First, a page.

By: Rebecca Reiben

Every one hundred and nine seconds a person experiences sexual assault.[1] When a victim reports the assault, the victim can elect to have a physician perform an invasive examination, which involves the victim explaining intimate details of the assault, taking photographs of the victim’s body, taking DNA swabs for evidence left by the attacker.[2] This evidence is preserved in a rape kit,[3] and then if the DNA evidence is tested, it can be used to not only solve the current crime, but prevent future crime. Historically “rape kit evidence can identify an unknown assailant, link crimes together, [] identify serial offenders . . . confirm the presence of a known suspect [or affirm] the survivors account of the attack.”[4] Rape kits are tested at the discretion of the police department, but all rape kits should be tested because it allows a victim to feel as though their case matters and holds perpetrators accountable.[5]

It is estimated that jurisdictions across the United States have a rape kit backlog of more than 175,000 that are sitting in police department and crime storage facilities across the county.[6] In Arizona specifically, the Arizona Sexual Assault Evidence Collection Kit Task Force reported a backlog of 6,424 untested rape kits in Arizona, 4,000 of which are in Maricopa County.[7] This backlog is blamed on a lack of funding and varying policies between law enforcement agencies.[8]

These agencies have complete discretion in which kits to test. The detective determine whether to send the kit to the lab on a case-by-case basis leading to a backlog of kits that should have been tested but were not.[9] The Justice Department recently passed the new Sexual Assault Kit Initiative (SAKI), which provides “local communities with resources to support multidisciplinary community response teams engaged in comprehensive reform of the jurisdiction’s approach to sexual assault cases.”[10] Funding should be used to test kits, investigate and prosecute cases connected with those kits, and re-engagement of the sexual assault victim.[11]

Enacting legislation is an important step in ending the rape kit backlog and providing justice for survivors who were brave enough to come forward. In January 2016, Governor Doug Ducey passed an executive order establishing the Arizona Sexual Assault Evidence Collection Kit Task Force.[12] The task force was tasked with developing statewide testing protocols for sexual assault evidence, identify untested kits, implementing evidence tracking systems, recommending legislation to ensure testing, and provide recommendations for continued funding.[13] The Governor provided $500,000 in funding to begin the testing efforts.[14] However, according to the task force, this only covers about 625 rape kits.[15]

Additionally, Maricopa County received $2.7million in federal grants to test backlogged sexual assault kits.[16] The funds will be used for the analysis of backlogged kits as well as for the investigation and prosecution of these untested kits in hopes of reducing unsolved sexual assault cases in Maricopa County.[17] The County is using the funding to implement a new ‘test all’ policy that allows every sex-crime evidence kit to be tested.[18] Several states across the country have been successful in implementing similar policies. For example, Detroit is currently in the process of testing its 11,341 of backlogged kits.[19] As of September 2016, Detroit tested about 10,000 of its untested kits, “resulting in 2,616 DNA matches and the identification of 770 potential serial rapists,” and obtained about sixty convictions.[20] These same kits linked to crimes committed in 40 states.[21]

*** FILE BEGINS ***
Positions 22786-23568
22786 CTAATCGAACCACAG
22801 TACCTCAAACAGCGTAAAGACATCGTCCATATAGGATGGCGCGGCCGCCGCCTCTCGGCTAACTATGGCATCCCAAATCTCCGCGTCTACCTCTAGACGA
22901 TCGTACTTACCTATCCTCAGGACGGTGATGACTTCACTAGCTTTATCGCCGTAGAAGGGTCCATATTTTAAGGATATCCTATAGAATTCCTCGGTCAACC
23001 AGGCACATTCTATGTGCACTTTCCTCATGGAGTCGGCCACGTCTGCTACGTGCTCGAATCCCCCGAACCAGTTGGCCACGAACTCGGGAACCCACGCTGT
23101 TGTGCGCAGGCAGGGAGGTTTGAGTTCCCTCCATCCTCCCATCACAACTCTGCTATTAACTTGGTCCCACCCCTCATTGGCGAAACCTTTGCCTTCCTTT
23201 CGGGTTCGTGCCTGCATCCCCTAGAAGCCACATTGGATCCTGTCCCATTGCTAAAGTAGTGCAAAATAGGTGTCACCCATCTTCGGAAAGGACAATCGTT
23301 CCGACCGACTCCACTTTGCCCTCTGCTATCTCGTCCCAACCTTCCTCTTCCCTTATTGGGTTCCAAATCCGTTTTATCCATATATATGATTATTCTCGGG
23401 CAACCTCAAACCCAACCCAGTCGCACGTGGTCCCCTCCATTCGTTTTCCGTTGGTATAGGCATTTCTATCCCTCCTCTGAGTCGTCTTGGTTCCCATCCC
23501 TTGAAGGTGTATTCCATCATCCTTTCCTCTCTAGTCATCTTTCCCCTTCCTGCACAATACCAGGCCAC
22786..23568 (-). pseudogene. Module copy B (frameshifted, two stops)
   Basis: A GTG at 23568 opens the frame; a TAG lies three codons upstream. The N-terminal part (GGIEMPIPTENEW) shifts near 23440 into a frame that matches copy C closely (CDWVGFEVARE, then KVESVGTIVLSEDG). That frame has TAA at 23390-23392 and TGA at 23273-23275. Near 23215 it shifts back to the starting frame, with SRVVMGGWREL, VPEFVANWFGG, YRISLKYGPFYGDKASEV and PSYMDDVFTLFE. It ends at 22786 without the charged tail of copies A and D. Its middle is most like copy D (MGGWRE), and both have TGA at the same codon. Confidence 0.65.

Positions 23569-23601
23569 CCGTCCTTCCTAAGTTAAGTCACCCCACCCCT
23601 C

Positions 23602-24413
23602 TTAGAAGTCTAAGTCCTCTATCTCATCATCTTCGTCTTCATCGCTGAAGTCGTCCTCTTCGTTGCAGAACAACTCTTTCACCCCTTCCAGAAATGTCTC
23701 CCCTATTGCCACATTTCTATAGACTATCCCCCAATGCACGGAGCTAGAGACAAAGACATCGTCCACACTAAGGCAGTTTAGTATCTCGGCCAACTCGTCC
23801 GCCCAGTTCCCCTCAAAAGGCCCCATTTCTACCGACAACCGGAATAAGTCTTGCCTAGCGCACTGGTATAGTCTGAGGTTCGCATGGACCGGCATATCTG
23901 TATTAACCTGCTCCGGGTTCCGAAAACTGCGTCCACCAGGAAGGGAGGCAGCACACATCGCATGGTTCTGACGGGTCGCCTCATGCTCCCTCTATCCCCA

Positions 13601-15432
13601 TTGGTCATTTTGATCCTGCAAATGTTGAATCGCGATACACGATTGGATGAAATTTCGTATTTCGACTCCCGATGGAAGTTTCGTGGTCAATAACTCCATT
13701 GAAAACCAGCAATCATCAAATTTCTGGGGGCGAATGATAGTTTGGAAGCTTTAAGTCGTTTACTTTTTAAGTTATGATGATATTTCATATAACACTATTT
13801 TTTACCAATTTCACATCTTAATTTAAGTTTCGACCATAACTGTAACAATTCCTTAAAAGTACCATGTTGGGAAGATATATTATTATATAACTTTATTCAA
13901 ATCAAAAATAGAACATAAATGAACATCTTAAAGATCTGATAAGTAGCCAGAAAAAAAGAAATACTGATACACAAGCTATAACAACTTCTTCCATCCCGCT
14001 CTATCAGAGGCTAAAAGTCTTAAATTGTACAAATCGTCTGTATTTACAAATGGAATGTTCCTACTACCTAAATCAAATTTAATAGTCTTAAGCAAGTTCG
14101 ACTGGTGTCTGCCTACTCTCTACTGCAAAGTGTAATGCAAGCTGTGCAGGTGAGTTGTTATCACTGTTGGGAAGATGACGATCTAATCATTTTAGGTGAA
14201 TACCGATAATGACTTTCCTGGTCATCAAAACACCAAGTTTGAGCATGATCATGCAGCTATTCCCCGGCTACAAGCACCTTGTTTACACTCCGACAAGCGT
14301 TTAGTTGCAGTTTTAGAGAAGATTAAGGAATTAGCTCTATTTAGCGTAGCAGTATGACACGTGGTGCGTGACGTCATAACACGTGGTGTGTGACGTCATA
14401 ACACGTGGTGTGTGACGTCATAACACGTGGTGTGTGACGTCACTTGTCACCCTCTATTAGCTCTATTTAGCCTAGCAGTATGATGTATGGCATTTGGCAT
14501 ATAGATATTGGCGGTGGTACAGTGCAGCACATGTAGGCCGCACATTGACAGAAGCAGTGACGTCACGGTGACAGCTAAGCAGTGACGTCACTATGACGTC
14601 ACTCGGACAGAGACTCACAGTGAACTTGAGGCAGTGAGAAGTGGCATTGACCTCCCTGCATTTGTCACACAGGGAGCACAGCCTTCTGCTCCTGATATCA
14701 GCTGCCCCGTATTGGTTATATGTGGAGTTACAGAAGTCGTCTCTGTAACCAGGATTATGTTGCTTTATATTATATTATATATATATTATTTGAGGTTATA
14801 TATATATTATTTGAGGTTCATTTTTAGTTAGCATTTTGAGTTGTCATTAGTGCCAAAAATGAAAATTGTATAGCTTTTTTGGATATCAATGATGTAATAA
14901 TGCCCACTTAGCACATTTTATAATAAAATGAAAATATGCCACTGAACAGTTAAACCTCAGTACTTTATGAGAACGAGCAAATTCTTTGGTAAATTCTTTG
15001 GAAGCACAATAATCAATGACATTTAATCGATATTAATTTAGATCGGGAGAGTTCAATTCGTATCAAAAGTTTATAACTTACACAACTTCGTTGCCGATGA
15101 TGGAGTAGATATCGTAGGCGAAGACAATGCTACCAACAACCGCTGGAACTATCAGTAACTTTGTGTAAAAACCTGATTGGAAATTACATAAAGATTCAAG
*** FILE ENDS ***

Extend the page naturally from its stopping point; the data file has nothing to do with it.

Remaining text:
The recommendations from the Task Force for handling Arizona’s rape kit backlog were due on October 1, 2016. Based on their findings, the funding allocated is enough to test many of the rape kits, but it is expected to have as many as 2,000 left statewide.[22] This number is expected to continue to grow with new reported cases. By allowing rape kits to go untested, the state is allowing perpetrators, and potential serial perpetrators, to walk the street without being held accountable for their criminal actions. We, as Arizona citizens, must continue to hold our legislature accountable to victims of this state. Citizen safety should be a top priority.


[1] About Sexual Assualt, Rainn, (last visited Nov. 11, 2016).

[2] What is the Rape Kit Backlog? End the Backlog, (last visited Nov. 11, 2016). See also, Aida Chavez, Advocates: Rape-Kit Backlog Will Discourage Victims, Enable Offenders, The Arizona Republic (Oct. 28, 2016)

[3]A rape kit is “a container that includes a checklist, materials, and instructions, along with envelops and containers to package any specimens collected during the exam.” What is a Rape Kit? Rainn, (last visited Nov. 12, 2016).

[4] Why Testing Rape Kits Matters, End the Backlog, (Last visited 11, Nov. 2016).

[5] Id.

[6] Chavez, supra note 2. See also What Rape Kit Backlog?, supra note 2.

[7] Chavez, supra note 2.

[8] Id.

[9] Id. (quoting Ilse Knect, Director of Advocacy and Policy at the Joyful Heart Foundation).

[10] Melissa Schwartz, Joyful Heart Foundation Applauds $38 Million Awarded to Support Comprehensive Rape Kit Reform, End the Backlog (Sept. 26, 2016)

[11] Id.

[12] Ariz. Admin. Reg. 85 (Jan. 15, 2016),

[13] Id.

[14] Griselda Nevarez, Doug Ducey Calls Rape Kit Task Force’s Recommendations a ‘Step in the Right Direction,Phoenix New Times (Oct. 18, 2016)

[15] Id.

[16] Marissa R. Roper, Phoenix Police, Maricopa County Attorney to use $2.7M in Grants to Help Test Rape Kits, The Arizona Republic (Oct. 4, 2016)

[17] Id.

[18] Id (quoting Mary Roberts, Phoenix Police Assistant Chief).

[19] Detroit, End the Backlog, (last visited Nov. 12, 2016).

[20] Id.

[21] Id.

[22] Chavez, supra note 2.